Rye grass staggers nosode, is a homeopathic remedy that will help a farm animals immune system when suffering from or at risk of rye grass staggers. Use as a preventative at times of risk and also if the animal is showing signs and symptoms.
Can also be used in conjunction with Stramonium for when an animal is showing signs of tremours, lack of control of limbs and agitated.
Handmade in NZ. All remedies have a shelf life of 5 years.
All 500ml bottles come with a free 100ml spray bottle to dispense remedy into and for ease of use.
We use pharmaceutical grade plastic bottles, so they won't break and tamper proof lids so they won't come off in the bike carrier box or when out and about on the farm.
All Agripathics remedies come in liquid form, as we find this is the easiest way to administer.
You can treat a dairy cow individually or at the herd level.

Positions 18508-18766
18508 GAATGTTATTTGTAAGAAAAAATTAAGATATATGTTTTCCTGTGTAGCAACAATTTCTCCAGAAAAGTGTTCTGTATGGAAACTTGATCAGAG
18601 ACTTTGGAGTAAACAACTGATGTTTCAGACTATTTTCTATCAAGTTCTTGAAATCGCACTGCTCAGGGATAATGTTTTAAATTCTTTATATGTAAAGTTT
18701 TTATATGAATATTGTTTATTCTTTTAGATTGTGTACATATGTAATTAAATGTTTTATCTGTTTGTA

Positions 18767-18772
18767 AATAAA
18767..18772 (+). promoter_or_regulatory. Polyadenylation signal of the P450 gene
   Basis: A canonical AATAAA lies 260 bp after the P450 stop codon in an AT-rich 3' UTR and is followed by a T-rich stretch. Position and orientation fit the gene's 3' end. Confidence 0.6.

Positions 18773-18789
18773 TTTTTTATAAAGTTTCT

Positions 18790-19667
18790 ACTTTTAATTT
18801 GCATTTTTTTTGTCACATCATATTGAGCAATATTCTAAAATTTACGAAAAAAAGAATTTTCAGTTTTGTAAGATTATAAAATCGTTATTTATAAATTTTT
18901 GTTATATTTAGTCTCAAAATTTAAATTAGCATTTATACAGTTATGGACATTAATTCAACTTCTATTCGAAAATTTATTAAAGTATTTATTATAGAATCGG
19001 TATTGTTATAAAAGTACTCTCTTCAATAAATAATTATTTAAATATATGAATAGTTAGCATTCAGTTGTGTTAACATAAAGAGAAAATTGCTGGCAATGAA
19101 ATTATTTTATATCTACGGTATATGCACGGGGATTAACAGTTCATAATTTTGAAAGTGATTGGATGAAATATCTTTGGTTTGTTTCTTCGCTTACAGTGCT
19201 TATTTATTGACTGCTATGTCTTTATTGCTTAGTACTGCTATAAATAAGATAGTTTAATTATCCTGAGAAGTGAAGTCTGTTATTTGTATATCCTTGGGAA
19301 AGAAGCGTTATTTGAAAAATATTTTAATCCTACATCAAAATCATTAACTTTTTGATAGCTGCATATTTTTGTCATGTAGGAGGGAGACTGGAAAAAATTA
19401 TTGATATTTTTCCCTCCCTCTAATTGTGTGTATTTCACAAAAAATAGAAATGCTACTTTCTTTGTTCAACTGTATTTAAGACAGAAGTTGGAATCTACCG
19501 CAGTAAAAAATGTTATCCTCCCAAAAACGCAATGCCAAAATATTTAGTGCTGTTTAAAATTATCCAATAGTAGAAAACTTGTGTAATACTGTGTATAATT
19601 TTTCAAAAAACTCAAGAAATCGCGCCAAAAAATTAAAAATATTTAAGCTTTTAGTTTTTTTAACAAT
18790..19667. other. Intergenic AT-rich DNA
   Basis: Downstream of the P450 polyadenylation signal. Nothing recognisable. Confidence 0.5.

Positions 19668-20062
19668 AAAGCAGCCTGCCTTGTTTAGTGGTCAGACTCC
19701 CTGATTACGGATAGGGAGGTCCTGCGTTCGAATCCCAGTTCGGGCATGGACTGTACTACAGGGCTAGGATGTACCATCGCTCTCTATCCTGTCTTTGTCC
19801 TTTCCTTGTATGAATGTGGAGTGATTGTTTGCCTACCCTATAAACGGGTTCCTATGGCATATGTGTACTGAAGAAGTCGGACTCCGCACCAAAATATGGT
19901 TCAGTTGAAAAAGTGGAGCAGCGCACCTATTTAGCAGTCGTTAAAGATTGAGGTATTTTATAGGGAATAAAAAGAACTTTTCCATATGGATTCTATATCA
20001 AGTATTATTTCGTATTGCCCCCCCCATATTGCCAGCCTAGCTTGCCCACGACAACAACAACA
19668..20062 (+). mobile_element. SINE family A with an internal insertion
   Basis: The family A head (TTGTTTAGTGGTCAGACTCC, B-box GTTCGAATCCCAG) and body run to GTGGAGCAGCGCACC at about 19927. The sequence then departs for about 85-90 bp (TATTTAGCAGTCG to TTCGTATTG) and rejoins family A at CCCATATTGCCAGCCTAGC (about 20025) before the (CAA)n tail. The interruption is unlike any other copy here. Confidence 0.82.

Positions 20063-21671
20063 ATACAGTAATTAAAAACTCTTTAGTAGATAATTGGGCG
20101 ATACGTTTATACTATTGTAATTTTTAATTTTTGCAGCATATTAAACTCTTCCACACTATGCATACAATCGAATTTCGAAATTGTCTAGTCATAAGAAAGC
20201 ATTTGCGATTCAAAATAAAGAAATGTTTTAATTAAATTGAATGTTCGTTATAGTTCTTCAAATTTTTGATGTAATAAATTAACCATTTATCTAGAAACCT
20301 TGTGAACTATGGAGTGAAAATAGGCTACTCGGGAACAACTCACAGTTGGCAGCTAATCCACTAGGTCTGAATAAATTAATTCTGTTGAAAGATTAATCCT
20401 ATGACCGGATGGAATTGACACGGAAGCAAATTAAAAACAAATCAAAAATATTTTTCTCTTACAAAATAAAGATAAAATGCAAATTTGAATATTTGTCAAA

Homeopathic remedies are best administered on to a mucus membrane, for dairy cows this means either the nose or vulva. When the cows are in the dairy shed the easiest way to administer is to spray on to the vulva.
I like to administer at least 3 times per milking - when the cow comes into the shed, when I put the cups on and again when I take the cups off. I usually do 3-4 sprays as a single dose. This allows her to have at least 5 minutes between doses and works really well at getting the amount needed into the cow to get an effective response.
This is best done by putting into their water trough, so putting 1-2 capfuls in their drinking water means each time they drink, they are getting dose.
For young animals you can spray on to nose or add to milk, water or electrolytes.
How long will a bottle last:
Individual treatment: there are 1875 single doses in a 500ml bottle
Herd treatment: at 1 capful rate there are 72 doses per bottle
All instructions on how much to use and duration are on the bottle.
General Disclaimer: Our remedies are designed to support the natural immune system of your pet and animal. We do not claim to treat, medicate or cure any health conditions. If you are worried about your animal or feel they are in pain or suffering please contact your veterinarian